In Tennessee, as in other parts of the country, sexual or gender discrimination is a hotly contested issue. The Equal Employment Opportunity Commission (EEOC) keeps statistics on filed claims and resolutions within their system. In 2008, there were over 28,000 claims filed alleging gender discrimination. For the claims that were successfully resolved, over $109 million was paid out to aggrieved employees. While it is arguable that the country has made progress on gender issues, these statistics show that there is still significant gender and sexual discrimination.
Title VII of the Civil Rights Act of 1964 protects individuals against employment discrimination on the basis of sex as well as race, color, national origin, and religion. Title VII applies to employers with 15 or more employees, including federal, state and local governments. In Tennessee, the law is further strengthened to protect employees who take action to enforce their rights. Under Tennessee’s law, it is unlawful for an employer to take adverse action against an employee who asserts her rights. If they do, the employee has a further claim for unlawful retaliation.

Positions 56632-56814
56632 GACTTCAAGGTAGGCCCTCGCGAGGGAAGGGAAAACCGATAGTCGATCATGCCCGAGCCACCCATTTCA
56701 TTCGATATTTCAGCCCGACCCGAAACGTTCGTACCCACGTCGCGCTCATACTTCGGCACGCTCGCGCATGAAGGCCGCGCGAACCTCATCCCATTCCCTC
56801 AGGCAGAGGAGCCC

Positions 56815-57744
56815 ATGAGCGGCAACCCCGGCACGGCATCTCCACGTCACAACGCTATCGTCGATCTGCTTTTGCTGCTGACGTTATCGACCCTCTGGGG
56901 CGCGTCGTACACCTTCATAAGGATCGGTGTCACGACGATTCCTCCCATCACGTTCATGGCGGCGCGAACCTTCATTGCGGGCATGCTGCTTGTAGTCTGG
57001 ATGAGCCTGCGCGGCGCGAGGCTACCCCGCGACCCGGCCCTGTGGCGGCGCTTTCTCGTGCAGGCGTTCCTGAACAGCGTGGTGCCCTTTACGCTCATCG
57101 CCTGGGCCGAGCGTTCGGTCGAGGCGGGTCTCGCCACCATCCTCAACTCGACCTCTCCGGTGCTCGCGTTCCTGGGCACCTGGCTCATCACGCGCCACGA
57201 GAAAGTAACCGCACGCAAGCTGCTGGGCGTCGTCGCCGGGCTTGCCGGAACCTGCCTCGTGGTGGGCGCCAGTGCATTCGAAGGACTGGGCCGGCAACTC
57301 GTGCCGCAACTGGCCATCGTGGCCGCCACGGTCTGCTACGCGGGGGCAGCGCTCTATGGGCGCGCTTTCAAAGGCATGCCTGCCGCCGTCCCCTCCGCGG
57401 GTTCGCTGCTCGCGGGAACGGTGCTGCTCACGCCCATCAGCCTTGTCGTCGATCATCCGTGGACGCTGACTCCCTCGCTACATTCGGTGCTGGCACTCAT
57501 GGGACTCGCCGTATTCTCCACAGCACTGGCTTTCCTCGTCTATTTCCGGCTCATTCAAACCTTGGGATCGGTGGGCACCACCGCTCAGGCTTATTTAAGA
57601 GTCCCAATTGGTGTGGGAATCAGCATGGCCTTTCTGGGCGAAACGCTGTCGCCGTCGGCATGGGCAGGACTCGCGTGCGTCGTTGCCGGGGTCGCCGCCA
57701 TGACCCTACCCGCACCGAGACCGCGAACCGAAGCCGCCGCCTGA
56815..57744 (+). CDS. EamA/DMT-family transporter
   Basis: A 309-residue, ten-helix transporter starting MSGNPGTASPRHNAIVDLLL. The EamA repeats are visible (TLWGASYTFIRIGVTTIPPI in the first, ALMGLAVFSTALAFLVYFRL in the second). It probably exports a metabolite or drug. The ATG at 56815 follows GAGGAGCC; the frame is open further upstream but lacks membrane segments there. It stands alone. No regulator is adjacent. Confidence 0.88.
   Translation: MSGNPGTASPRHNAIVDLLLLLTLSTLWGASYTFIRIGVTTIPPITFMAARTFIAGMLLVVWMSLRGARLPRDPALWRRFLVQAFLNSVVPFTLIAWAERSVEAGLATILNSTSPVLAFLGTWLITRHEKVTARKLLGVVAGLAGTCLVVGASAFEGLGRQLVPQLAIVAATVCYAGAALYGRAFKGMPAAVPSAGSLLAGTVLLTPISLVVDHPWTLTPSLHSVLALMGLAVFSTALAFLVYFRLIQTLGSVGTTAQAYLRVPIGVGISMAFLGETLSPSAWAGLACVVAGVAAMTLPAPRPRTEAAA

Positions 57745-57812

The Equal Pay Act of 1963 requires that men and women receive equal pay for equal work as long as the jobs are “substantially equal.” Title VII takes it one step further and does not require a substantially equal job at the same employer, but can analyze pay on a more industry-wide standard.
In Tennessee, the damages recoverable can be considerable. For a first violation of the Equal Pay provision under the law, the employee can recover their unpaid wages, attorneys’ fees and court costs. If the violation is knowingly done by the employer, the employee can also recover further damages, called liquidated damages, in an amount equal to the unpaid wages awarded. If the employer does it a second time, the employee can recover their damages again, plus two times the amount of wages as liquidated damages. For a third knowing violation, the employee can recover up to an additional three times their wages in liquidated damages.